As the second son of our father, I took it upon myself to find a suitable occupation upon attaining manhood. An officer’s commission seemed appropriate. The position demanded education, breeding, and character, which our father benevolently bestowed to his children in abundance. At first I found myself quite shocked at the realities of command - a realization, Tomas, that I pray you will never have to face - but I rallied, and in time gained command of my own small unit.

As the years passed, I commanded the undead in skirmishes with bandits on the border. Most of our time was spent in camps. The necro-surgeons would work their dark wonders on the bodies of the infantry. The knights would retreat to their quarters and hold whatever congress they saw fit, into which I was never welcomed. The living members of the unit would eat, train, and sleep. Then a call would come in. A magistrate from one of the villages in the region would send a messenger bird, or fire a signal flare. In the mountains, a series of bonfires could be lit to summon the army.

When such a call came, the company would strike camp. Everything was arranged such that half an hour’s time was all that was needed. In this I welcomed the army’s efficiency. In my time as a nobleman’s son, I have seen caravans waste hours on preparations to depart, and seen the sun move visibly across the sky while the living dragged their feet. The dead are many things, but they are never lazy.

We would send scouts ahead. Living woodsmen and rangers all, these are the hearty, if feral, dwellers on the outskirts of our kingdom. They serve the king in this manner in exchange for their liberty in other matters. Behind the scouts, the vanguard - knights and archers, who could clear the way for the rest of the company. Behind them, the main battle formation followed. Our heaviest equipment such as wagons or siege weapons would be found here. Lastly, the rearguard protected us from ambushes or pursuit. The officers would be split between these formations. Oftentimes, living officers would be lashed to their horses, or given padded berths in a wagon, to sleep during the night. The dead of the army would proceed without need to accommodate such frailties.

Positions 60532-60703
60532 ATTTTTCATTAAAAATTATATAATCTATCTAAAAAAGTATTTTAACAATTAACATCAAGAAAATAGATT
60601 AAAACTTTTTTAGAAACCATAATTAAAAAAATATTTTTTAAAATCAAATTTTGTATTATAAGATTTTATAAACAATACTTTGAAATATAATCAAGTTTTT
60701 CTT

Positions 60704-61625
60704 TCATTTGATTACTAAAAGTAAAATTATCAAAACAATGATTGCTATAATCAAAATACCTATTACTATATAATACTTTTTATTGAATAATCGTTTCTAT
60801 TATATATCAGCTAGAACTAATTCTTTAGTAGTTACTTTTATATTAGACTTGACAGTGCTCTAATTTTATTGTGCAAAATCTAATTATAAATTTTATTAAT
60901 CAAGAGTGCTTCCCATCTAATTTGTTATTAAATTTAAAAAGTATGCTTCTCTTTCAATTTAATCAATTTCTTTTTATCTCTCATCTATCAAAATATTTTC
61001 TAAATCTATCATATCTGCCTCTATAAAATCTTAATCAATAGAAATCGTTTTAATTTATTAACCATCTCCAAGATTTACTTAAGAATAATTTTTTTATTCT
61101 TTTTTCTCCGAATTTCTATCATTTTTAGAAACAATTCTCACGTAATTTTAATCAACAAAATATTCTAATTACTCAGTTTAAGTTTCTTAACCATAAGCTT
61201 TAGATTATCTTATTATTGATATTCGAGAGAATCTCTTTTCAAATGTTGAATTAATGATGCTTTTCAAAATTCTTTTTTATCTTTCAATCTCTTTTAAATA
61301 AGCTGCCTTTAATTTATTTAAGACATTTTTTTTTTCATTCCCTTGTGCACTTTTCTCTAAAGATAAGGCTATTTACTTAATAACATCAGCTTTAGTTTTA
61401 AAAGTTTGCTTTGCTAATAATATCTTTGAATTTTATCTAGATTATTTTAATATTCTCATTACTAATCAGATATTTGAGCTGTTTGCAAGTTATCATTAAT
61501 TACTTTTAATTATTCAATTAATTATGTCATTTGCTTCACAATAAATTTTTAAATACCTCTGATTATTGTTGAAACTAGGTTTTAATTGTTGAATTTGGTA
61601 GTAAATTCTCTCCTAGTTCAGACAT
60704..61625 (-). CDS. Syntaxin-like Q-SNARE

A junior officer, riding with the vanguard, would make contact with whoever had sent the signal, such as the magistrate of a village. This officer would dispatch a messenger to the main, and we would proceed to make camp, or set out immediately, as the tactics of the situation warranted. Sometimes the unit’s commander would meet personally with villagers, scouts, or other people who had something important to explain.

On one such mission, I was called as the commander of my unit to do just this. I spoke with the magistrate in the village of Bretollen. If you look at Father’s map in the library, you can find it in the bottom left hand corner, near the mountains. They are called the Thastians, or the Thas mountain range. In those mountains, the magistrate said, was a small army of brigands and bandits. These outlaws had filtered through our borders with Kaster, pillaging as they went.

The bandits had holed up in the Thas mountains and were unassailable due to the strength of their archers, firing from the high ground. I spoke with my fellow officers, Mija and Advila, and we produced a satisfactory plan of attack. We would chop wood from the nearby forests to make mantlets, which is a type of large shield used to stop arrows. The mantlets were necessary to protect our undead, for though they are less vulnerable to arrows, it is common knowledge that a flaming arrowhead will ignite the armor or flesh of the undead and disorient them.

A detachment of infantry would proceed under cover to the high ground via a route which our scouts discovered. While we advanced toward the bandits’ camp, they would deal with the archers. We thought at that time that the high ground would offer us the ability to attack the bandits’ own camp, and so the infantry which remained on the ground would simply serve to keep them contained in the trap. Once the bandits were dealt with, they would be punished with conscription into our unit.

We advanced during the night, our scouts serving as our eyes and ears. Half a day’s ride from the bandits’ camp, we began construction of our mantlets. The dead work best when they can work methodically, and they never tire. Once instructed by the knights on how to proceed, the infantry performed the task very neatly. By the next day we were ready.